Ecosystem pressure is evident from their control and enormous growth of tourism in the Caribbean region, especially the construction of Marina hotels and other developments along the white-sand beaches and the coral reefs offshore, resulting in Ocean pollution and other profound impact. There is also environmental pressure due to human activities and waste release due to rapid industrialization.


There are various intentional and unintentional impacts on the state of the environment resulting from ocean pollution. Research conducted on Midway island near Hawaii attributed the death of juvenile albatrosses to plastic pollution where autopsies revealed large chunks of plastic in their stomachs. The research revealed a vortex of current which consolidated colorful plastic debris that was mistaken by adult albatrosses as squids. Sample analysis from water samples collected in late 2019 from the seafloor, the sea and land-based assessments in the Caribbean region identified 18 different polymers of plastic including acrylic, paint flakes, and synthetic fibers (Courteney-Jones, 2021). The Caribbean has the highest concentration go up to 5.09 particles per cubic meter. The release of plastic waste and other products has led to the accumulation of plastic waste in the Caribbean waters. Water samples and land-based assessments in the Caribbean region show high concentrations of plastic particles.


Millions of individuals are directly affected by the exposure to pollutants. Various behavioral and lifestyle activities influence how individuals are exposed to ocean pollution in the Caribbean. The Caribbean consists of coastal fishing Communities living in the small island nations. Such fishing communities live around the coastal shores and are therefore exposed to ocean pollutants. The survival of such a vulnerable population is based on the health of the seas. Taking into account the effects of ocean pollution resulting from industrial waste, plastic hydrocarbons, and chemicals, human health is directly impacted by ocean pollution. Coastal pollution also leads to the release of chemicals in the form of pesticides, agricultural runoff, industrial waste, and human sewage, which contaminates the fish that feed up to 3 billion people. When the toxins are deposited in the human tissue, they can perpetuate long-term health conditions like birth defects and cancer.


The most significant effect is resource depletion. Ocean pollution in the Caribbean has led to a state of degraded marine resources. Excess debris and pollutants in the ocean degrades over the years and uses up oxygen. This leads to low oxygen levels in the ocean and the death of ocean organisms including sharks, whales, dolphins, penguins, and seaweed. Deposits of phosphorus and nitrogen also cause oxygen depletion. This makes parts of the ocean or Dead Zone where marine life and hardly survive. Ocean pollution has increased the threat of disease. Pollutants are a threat to human health since pollutants in the ocean make their way back to humans. Another effect of ocean pollution is increased bird and fish mortality. Small organisms like fish may ingest toxins which are then consumed by human beings and other predators. Oils spills also clog the gills of fish while debris traps birds and destroys their breeding grounds.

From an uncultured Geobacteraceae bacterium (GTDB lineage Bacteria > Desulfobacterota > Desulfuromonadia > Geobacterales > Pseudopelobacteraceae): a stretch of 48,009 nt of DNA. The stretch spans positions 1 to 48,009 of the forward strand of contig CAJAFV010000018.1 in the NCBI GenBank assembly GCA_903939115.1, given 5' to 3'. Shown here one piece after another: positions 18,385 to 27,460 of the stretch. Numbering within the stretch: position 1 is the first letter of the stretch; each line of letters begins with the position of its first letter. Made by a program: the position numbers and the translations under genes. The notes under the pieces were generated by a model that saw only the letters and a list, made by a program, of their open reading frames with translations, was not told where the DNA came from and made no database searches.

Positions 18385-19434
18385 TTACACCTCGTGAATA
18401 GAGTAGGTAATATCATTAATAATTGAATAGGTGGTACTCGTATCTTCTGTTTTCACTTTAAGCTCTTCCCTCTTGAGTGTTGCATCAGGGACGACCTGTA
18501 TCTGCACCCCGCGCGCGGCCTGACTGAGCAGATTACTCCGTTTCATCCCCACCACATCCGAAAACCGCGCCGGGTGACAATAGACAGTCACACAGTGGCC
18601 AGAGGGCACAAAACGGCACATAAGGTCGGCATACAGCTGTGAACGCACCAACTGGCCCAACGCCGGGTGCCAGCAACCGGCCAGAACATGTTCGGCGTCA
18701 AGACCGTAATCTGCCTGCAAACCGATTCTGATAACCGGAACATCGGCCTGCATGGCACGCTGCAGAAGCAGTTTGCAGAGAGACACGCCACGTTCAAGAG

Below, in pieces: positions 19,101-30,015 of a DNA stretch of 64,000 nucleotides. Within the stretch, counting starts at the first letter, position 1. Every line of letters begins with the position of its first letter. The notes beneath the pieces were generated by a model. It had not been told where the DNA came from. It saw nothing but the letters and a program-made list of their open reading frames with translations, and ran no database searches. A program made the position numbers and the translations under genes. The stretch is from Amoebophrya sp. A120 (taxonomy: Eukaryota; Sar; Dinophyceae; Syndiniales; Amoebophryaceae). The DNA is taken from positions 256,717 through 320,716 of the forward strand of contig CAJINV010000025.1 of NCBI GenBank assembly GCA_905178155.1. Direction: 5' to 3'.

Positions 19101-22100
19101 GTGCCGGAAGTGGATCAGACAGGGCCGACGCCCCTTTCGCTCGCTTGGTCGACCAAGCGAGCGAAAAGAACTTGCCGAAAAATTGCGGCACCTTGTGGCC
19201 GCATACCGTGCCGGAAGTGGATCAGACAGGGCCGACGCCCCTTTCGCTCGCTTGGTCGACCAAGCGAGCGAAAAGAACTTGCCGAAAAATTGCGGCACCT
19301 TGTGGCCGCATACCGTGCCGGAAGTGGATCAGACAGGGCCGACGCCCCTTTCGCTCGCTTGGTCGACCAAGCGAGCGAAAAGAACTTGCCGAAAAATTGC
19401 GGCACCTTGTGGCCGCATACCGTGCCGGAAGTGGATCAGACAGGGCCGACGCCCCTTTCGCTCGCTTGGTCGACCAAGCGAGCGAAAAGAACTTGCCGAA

There are various actions that can be adopted to ensure a healthy, productive, and resilient Caribbean sea and achieve sustainable blue growth within the Caribbean region. The first step is through changing monitoring of data, strengthening systematic evaluation of pollutants, and stepping up impact assessments & cost quantifications associated with pollution (Sevilla & Le Bail, 2017). There is a need for better monitoring systems, better metrics, and assessments that foster investment and policy reforms. There is also a need to increase funding within different state budgets together for marine pollution prevention as well as strategic national commitments to control waste. The different countries should therefore stop the overflow of waste into options by investing in waste management systems engaging the private sector and upscaling supply chains. Apart from strengthening existing legal and administrative frameworks in the different countries within the Caribbean region, there is a need to improve awareness through capacity building and education about marine pollution, the importance of water quality and also adopting system-wide strategic Investments to control pollution.

DPSEEA Framework concept map

Fig 1.0 DPSEEA Framework concept map

Vulnerable Populations Affected